Behind the baby shower
My sister’s baby shower went off without a hitch. I’m officially retiring from the event planning business.
OK — only one of those things is true. But at eight months pregnant, my days of hosting and prepping and cooking and or- ganizing are definitely on hiatus.
I’m just thankful I could be there and, being February, that we had sunny skies on a cold Saturday. When Katie and I started discussing our two show- ers just a month apart (in the dead of winter, no less), I had visions of mass cancellations and snow drifts and trying to reschedule, but finding ourselves stuck without a plan B.
We didn’t really have a plan B this time, either, but we made it work. Mostly because the weather forecast worked with us.
With 50 women present to celebrate my little sister and her baby girl, I’ve never seen such warmth . . . and so many gifts. It took Kate more than two hours to open everything — and that was moving along at a good clip. Her good friend, Michelle, was our host, and she did an outstanding job keeping everything organized.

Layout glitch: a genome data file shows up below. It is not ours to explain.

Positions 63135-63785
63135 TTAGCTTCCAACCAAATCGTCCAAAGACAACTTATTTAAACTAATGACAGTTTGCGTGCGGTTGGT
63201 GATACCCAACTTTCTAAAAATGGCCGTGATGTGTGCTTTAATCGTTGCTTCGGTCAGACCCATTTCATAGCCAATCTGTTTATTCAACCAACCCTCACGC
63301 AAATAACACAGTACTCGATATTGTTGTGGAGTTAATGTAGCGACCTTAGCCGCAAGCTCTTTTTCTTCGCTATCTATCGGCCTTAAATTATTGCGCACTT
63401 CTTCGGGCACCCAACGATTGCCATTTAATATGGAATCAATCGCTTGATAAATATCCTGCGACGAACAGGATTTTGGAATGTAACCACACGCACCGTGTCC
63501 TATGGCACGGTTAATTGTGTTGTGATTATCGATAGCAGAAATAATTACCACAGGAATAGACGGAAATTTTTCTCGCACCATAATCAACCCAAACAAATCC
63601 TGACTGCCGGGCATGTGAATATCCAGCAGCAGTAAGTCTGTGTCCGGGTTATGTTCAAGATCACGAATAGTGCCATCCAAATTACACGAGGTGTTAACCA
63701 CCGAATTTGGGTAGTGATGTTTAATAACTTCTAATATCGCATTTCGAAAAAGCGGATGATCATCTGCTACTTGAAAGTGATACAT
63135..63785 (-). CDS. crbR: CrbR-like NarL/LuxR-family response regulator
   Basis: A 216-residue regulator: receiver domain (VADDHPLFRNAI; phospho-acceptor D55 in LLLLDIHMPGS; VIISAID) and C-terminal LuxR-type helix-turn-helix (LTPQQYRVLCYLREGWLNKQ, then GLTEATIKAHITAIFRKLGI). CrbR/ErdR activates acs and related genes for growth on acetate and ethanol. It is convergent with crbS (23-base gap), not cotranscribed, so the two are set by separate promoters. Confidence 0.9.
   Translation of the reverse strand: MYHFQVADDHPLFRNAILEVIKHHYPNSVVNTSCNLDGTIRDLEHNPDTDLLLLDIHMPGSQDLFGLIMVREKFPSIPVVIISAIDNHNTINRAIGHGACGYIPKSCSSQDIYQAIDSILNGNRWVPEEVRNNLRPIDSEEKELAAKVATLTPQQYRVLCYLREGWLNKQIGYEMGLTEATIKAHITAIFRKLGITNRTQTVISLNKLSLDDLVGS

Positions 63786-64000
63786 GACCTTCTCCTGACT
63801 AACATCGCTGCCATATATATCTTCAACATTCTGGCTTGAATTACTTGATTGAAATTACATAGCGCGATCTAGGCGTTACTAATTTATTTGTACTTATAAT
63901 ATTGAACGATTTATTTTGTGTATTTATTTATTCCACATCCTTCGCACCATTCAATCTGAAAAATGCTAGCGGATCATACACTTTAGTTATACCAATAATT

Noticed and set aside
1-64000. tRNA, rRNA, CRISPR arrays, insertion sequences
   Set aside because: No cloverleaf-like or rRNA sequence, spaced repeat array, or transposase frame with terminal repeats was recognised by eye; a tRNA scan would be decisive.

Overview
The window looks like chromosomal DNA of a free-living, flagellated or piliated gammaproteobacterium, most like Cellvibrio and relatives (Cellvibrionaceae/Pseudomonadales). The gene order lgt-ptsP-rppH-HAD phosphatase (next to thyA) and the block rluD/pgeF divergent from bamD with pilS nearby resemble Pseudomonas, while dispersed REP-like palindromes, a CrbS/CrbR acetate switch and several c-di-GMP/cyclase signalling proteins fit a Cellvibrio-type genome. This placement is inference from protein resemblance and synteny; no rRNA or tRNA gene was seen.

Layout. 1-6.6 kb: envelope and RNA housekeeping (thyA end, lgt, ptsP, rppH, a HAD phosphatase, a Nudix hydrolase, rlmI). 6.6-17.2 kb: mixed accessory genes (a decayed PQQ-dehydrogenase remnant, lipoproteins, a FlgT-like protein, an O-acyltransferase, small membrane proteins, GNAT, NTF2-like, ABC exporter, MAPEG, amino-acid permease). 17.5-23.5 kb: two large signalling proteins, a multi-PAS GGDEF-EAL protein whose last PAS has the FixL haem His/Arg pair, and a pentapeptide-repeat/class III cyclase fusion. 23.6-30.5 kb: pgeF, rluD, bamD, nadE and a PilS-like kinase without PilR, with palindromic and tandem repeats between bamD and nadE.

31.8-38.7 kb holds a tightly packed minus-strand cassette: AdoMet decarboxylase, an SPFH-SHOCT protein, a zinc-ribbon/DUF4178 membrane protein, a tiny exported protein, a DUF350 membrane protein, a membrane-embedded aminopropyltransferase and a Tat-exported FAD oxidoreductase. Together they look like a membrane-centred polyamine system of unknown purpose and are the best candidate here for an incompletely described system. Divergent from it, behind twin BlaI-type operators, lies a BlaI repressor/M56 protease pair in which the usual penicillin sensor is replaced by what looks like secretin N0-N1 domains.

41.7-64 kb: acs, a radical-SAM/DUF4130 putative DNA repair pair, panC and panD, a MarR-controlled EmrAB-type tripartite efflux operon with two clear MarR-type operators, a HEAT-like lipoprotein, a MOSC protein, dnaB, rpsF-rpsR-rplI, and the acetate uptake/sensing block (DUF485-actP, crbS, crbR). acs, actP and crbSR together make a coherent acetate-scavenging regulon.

As a “seasoned mom” (can I call myself a sea- soned mom? Sure), I watched with interest to make sure Kate now has what I would consider the basics. I accompanied she and my brother-in-law as they combed the aisles of a local big-box baby store months ago, offering my tidbits on what has worked with Oliver and what items we still have in the box.
We were there for three hours. And didn’t hit ev- er y aisle.
As I’ve tried to gently point out, what works with one baby might not necessarily work with an- other. All those adorable footie pajamas and sleeper sacks? Ollie hates them, and has hated them from the moment he came home. I bought and re- ceived at least four “heav- enly” sleeper sacks prom- ising to make “our little angel” rest comfortably, and just the opposite has been true. He hates hav- ing his feet covered. If you cover his feet, he will fight until he has achieved freedom. Spencer and I know from 2 a.m. experience.